Steele, for one, won’t be watching. He’ll be performing at a benefit at Cobb’s Comedy Club in San Francisco.
A tribute to Robin Williams, the event, which also features Rick Overton, Bobby Slayton, Dana Gould and others, will raise money for one of Williams’ favorite causes—helping the stray dogs of San Francisco.
Asked today if, after half a year, the commitment to talk frankly about depression and suicide is still as strong, Steele is uncharacteristically silent for several seconds.
“I think I’m still processing Robin’s death, to be honest,” he says. “I still can’t wrap my brain around it. Did it change my life? Yes! Did it make me want to take on the world and fight the fight against depression, and get people to do something? Yes! Will I still feel this strongly about it in a year? I can’t tell you that. But for now, when the opportunity comes up to talk about depression during a Q&A, or to talk to someone after a show who’s hurting, or to call a friend who I know is struggling with depression and say, ‘Promise me that what happened to Robin won’t happen to you without a fight. Promise me you’ll call me and let me come over and talk,’ well then, right now, yeah, I will do everything I can, and I assume there are a lot of other people doing the same thing.”
Whatever legacy will come from the tragedy of Williams’ death, it will happen through people like those regular people who either knew the embattled comic or only watched him from afar, people now offering a more informed answer to the question: Why did Robin Williams kill himself?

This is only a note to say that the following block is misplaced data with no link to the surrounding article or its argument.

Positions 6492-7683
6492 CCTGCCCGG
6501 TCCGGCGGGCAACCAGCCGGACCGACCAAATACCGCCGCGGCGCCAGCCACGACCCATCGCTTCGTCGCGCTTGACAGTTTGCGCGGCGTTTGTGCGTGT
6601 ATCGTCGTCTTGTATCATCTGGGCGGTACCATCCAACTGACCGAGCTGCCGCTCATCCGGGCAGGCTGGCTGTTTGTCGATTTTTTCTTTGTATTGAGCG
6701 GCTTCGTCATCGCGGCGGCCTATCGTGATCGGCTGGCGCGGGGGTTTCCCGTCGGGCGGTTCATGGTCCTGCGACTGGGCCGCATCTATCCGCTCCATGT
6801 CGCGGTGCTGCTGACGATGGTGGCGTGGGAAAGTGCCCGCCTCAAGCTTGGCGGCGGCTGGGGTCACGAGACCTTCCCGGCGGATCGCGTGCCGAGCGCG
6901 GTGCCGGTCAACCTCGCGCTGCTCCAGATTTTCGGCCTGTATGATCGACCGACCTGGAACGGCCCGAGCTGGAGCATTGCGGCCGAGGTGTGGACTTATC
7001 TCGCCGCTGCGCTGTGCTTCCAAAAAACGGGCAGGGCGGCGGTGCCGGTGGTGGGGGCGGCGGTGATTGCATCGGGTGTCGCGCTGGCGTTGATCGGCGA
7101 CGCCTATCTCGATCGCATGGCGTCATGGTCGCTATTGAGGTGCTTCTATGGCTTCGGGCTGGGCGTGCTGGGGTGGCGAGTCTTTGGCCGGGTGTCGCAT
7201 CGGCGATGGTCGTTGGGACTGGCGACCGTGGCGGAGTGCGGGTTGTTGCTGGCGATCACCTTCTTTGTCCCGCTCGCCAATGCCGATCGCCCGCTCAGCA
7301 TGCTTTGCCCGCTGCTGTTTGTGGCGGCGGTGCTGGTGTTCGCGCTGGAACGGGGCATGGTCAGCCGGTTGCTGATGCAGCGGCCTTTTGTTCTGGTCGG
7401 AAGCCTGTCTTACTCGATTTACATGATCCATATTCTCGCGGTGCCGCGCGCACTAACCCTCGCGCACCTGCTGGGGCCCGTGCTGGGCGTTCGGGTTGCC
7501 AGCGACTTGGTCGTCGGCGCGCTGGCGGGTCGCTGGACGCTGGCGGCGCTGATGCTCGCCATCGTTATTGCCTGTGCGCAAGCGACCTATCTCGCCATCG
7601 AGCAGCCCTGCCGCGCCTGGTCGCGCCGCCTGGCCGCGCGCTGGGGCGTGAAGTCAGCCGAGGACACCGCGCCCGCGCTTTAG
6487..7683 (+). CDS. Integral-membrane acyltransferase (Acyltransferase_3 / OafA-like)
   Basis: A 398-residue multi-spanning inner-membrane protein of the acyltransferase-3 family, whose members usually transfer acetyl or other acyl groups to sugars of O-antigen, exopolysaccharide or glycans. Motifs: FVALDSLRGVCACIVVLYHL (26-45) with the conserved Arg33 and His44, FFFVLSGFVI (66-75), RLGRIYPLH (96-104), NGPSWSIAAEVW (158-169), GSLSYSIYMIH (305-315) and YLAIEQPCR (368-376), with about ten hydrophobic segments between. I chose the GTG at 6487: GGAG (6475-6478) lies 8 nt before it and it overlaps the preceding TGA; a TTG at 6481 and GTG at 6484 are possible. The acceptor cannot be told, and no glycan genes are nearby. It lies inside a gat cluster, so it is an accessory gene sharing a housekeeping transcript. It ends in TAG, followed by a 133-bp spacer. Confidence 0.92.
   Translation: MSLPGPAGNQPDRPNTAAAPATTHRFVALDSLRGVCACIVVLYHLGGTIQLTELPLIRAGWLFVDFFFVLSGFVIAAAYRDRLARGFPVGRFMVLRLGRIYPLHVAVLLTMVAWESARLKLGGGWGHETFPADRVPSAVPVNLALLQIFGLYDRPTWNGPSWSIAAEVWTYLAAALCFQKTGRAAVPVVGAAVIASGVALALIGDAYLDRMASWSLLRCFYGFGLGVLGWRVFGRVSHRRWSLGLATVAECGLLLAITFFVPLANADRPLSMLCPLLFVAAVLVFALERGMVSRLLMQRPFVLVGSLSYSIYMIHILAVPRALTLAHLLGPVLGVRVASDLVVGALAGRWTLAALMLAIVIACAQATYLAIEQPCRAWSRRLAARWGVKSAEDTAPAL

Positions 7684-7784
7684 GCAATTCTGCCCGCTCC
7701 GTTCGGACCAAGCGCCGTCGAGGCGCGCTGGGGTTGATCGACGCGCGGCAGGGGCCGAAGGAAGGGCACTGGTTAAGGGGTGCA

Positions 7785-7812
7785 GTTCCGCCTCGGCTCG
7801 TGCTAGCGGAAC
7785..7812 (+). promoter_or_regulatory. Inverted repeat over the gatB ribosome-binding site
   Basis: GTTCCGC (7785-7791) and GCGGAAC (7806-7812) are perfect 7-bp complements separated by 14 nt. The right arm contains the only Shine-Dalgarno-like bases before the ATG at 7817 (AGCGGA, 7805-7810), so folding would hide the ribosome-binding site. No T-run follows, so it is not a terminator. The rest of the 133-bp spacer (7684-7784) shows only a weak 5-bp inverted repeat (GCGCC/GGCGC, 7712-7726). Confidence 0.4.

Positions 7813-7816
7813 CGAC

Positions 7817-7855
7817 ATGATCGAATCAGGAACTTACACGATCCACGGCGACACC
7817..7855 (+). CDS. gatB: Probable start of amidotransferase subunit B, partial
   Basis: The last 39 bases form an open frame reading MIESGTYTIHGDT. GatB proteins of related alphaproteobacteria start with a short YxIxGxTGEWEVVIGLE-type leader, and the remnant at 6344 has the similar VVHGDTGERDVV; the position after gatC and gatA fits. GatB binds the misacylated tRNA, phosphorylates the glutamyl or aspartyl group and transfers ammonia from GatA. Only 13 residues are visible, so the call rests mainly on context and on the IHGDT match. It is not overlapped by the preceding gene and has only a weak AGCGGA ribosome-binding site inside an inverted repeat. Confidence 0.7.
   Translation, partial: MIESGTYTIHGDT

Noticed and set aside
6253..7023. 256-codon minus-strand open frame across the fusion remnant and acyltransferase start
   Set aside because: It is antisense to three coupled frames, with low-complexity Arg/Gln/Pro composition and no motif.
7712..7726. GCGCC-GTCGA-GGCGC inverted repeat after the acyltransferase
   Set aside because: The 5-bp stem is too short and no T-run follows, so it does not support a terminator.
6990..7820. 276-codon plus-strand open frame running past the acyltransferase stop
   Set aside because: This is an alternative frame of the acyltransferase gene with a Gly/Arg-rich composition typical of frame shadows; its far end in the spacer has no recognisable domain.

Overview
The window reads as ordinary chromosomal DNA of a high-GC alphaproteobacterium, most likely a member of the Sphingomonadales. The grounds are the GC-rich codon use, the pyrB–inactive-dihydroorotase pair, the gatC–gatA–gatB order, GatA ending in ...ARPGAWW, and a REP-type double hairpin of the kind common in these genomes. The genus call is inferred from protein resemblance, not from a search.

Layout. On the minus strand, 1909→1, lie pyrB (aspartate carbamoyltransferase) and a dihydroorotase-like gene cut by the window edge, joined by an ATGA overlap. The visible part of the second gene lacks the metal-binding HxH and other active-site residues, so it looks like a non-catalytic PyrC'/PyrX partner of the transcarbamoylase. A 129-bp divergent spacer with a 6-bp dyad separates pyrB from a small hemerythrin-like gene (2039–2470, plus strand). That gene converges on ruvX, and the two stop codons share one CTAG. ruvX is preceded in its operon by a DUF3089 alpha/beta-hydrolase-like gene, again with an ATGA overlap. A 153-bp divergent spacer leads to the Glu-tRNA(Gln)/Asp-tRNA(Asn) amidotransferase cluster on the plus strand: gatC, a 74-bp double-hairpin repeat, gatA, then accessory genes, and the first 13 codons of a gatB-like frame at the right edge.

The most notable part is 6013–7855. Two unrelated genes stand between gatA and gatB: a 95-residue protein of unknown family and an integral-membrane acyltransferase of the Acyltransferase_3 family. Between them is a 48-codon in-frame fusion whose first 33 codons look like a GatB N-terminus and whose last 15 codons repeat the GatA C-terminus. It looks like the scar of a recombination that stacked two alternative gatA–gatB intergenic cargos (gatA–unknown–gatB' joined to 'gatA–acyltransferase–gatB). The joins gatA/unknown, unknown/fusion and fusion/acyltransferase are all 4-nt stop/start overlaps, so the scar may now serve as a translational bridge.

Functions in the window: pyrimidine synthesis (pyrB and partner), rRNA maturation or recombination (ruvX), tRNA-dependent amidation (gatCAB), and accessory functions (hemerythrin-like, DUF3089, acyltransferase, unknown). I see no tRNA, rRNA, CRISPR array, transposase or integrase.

“Why did Robin kill himself? He didn’t. That’s how I see it now,” Steele says in his own answer. “I don’t think Robin sat down and voluntarily said, ‘Hey, here’s what I’m gonna do. I’m going to get seriously depressed and when it’s as bad as I can take it I’m going to end it all.’ Depression lies to you. It makes you believe something that isn’t true. It makes you think you’ll be better off, and the people you love will be better off, and it’s not true.
“I wish we could talk to the depression, to reach through the fog of it and tell people who are considering suicide, ‘Hey! I’m sorry, man. I know you’ve got some horrible pain, and you’re suffering from it, and I wish we could figure out how to stop that—but know this. No one will be happy if you go away. You might be in the very bottom of this pit, and hopefully you’ll find a way out again, and I know you’ve been in it off and on for years, and you’re suffering, and you’ve been suffering real bad for months in a row lately.
“But everybody wants you to succeed. Everybody wants to help you. And, by the way, it’s not your fault if you have depression, and it’s not your fault if you listen to the lies. But don’t—please don’t listen to the lies. ’Cause that’s all they are.”
Steele stops again.
Whether he was just travelling back in time and speaking to Williams, or into the future, to all of the millions of people who will someday battle the illness that claimed his friend, it doesn’t matter. Either way, the only solution is to keep fighting.
“I know,” Steele says, “there has to be a way to stop this fucked-up disease. There has to be. And I just hope we find it soon.”
Contact the writer at [email protected]